On Tuesday, July 27, defending American Olympic champion Simone Biles withdrew from the Artistic Gymnastics Women’s Team Final in Tokyo, according to an official statement from USA Gymnastics. On Tuesday, the world tuned in as she competed in vault and failed to stick the landing, receiving one of the lowest scores among her competitors. After the competition, Biles was seen being evaluated by Team USA trainers. The gymnast is now withdrawing from the remainder of the final due to a “medical issue.”
Following this announcement, spectators are left to wonder why Biles, the greatest gymnast in the world, is leaving the competition. With little information apart from a “medical issue,” — although there have been reports of Biles dealing with a nagging ankle injury ahead of the Games — Biles’ coach allegedly wrote to NBC after Biles’ exit, “Physically she is fine. But she is done for the night.” The question of whether Biles is withdrawing due to a possible injury or mental health concerns has led to an outpouring of concern from supporters on social media.
This isn’t the first time a well-known, highly-respected young female athlete has made international headlines for withdrawing from a major competition. Tennis star Naomi Osaka made waves earlier this summer with her decision to withdraw from the French Open and decline press interviews after other matches, citing the need to prioritize her mental health. The champion has been open about the pressure of being in the spotlight, and her decision to open up about her mental health was a powerful display of showing young women that it’s okay to walk away.
Despite Osaka’s decision receiving widespread praise, she has also been heavily criticized, including during a recent tiff with American journalist Megyn Kelly, who criticized Osaka on Twitter for appearing on a magazine cover despite having declined press earlier this year (as if the two cannot coexist). This is a frustrating reminder of how the world places unrealistic standards on young women athletes, expecting them to perform well, play by the rules, and show up when we need them. For many young women in the spotlight like Osaka and Biles, walking away from competition means that others will likely question their mental toughness, strength, and even doubt their professional ability — despite it being perfectly healthy to walk away.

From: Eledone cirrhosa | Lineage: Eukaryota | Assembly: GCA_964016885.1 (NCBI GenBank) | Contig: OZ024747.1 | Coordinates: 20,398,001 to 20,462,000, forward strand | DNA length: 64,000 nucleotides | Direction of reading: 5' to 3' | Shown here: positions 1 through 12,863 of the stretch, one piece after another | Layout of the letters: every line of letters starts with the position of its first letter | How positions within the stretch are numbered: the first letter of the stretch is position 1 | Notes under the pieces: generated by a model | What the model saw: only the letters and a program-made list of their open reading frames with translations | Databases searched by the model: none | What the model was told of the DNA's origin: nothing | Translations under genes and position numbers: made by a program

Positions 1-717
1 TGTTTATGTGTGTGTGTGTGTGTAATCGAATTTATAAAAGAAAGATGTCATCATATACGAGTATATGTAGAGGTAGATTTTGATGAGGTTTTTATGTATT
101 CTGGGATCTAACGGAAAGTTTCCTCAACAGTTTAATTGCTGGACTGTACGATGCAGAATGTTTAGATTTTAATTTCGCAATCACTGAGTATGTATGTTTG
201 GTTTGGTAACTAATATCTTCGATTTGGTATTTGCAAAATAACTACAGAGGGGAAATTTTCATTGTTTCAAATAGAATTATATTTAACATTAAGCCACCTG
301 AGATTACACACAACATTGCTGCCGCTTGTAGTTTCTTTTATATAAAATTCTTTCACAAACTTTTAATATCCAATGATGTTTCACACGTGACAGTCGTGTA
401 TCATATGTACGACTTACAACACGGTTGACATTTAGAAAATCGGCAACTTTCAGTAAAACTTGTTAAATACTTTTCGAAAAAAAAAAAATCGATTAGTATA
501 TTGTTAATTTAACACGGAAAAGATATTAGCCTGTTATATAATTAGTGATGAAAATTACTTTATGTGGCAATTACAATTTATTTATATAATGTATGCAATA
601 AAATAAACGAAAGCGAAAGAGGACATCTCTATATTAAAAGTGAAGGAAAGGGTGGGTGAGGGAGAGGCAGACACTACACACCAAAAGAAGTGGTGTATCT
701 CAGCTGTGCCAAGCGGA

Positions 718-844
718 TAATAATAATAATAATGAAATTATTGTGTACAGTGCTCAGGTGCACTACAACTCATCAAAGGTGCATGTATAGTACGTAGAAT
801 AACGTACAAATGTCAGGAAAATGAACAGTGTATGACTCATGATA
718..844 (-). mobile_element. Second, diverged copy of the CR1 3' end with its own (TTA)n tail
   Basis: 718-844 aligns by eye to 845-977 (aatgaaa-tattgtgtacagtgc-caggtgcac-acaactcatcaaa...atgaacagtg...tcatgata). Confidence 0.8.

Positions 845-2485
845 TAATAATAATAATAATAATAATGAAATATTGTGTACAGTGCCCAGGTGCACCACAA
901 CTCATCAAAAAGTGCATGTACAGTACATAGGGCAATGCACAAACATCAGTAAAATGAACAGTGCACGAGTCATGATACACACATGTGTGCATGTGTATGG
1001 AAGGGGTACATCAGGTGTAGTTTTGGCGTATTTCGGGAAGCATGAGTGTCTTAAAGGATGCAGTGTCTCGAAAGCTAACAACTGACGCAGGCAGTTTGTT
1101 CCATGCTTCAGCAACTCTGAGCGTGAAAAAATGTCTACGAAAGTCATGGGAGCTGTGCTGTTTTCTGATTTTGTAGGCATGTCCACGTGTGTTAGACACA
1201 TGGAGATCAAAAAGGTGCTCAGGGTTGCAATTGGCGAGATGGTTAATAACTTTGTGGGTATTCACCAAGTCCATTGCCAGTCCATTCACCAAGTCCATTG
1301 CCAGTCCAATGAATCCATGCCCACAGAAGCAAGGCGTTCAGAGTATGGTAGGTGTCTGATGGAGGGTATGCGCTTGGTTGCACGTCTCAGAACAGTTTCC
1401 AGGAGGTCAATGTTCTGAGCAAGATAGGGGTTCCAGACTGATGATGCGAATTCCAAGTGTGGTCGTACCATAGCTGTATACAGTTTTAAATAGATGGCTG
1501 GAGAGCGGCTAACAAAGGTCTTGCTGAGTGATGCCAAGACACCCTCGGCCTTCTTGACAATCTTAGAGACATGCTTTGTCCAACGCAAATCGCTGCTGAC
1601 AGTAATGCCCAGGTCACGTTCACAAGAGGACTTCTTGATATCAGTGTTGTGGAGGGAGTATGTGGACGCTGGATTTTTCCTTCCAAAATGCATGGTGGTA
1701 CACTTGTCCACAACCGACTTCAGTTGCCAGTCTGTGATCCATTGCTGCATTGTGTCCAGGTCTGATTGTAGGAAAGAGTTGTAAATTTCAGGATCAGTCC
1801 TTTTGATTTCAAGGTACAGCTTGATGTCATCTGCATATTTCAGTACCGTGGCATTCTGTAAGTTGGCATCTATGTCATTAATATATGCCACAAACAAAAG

When Jamaican gymnast Danusia Francis learned that she had injured her left knee, the 27-year-old competitor knew her Olympic Games would soon be over. However, on July 25, she touched the world by approaching the uneven bars and completing an 11-second routine followed by a graceful dismount, accomplished smile, and endearing goodbye wave to the audience. She finished in the uneven bars with a score of 3.003 and a 6.5 point penalty — but she accomplished her Olympic dream nonetheless, and knew when it was time to walk away.
For young women, taking a step back is not always an easy feat, especially for the most accomplished athletes in the world who are constantly being asked to show up and perform their best. And while the story is still developing, young women everywhere are taking note — you can be the most decorated athlete in the world, and still, it is okay to not be okay, and it is okay to walk away, regardless of how other people may perceive your decisions.
As we continue to witness Olympians — especially young women athletes — compete on the world’s stage, we need to remember that they are human, too. While they may wear an American flag on their uniforms, these world-class champions owe us nothing, and if it’s time for them to walk away — whether for mental health reasons or otherwise — it’s time to let them.
Following her vault performance, Biles immediately hugged her teammates and said, “I’m sorry. I love you guys, but you’re going to be just fine.” After withdrawing, Biles spent the day enthusiastically cheering on her teammates, offering encouragement and reportedly “screaming” in support during their routines. While the nature of Biles’ exit is unclear, and we have yet to hear whether or not she will compete in Thursday’s individual all-around competition, Biles has demonstrated, once again, that she is truly one of the greatest athletes of all time — and a champion from whom we should all take notes. Regardless of the reason behind her decision to walk away from the competition, withdrawing in itself is an act of bravery.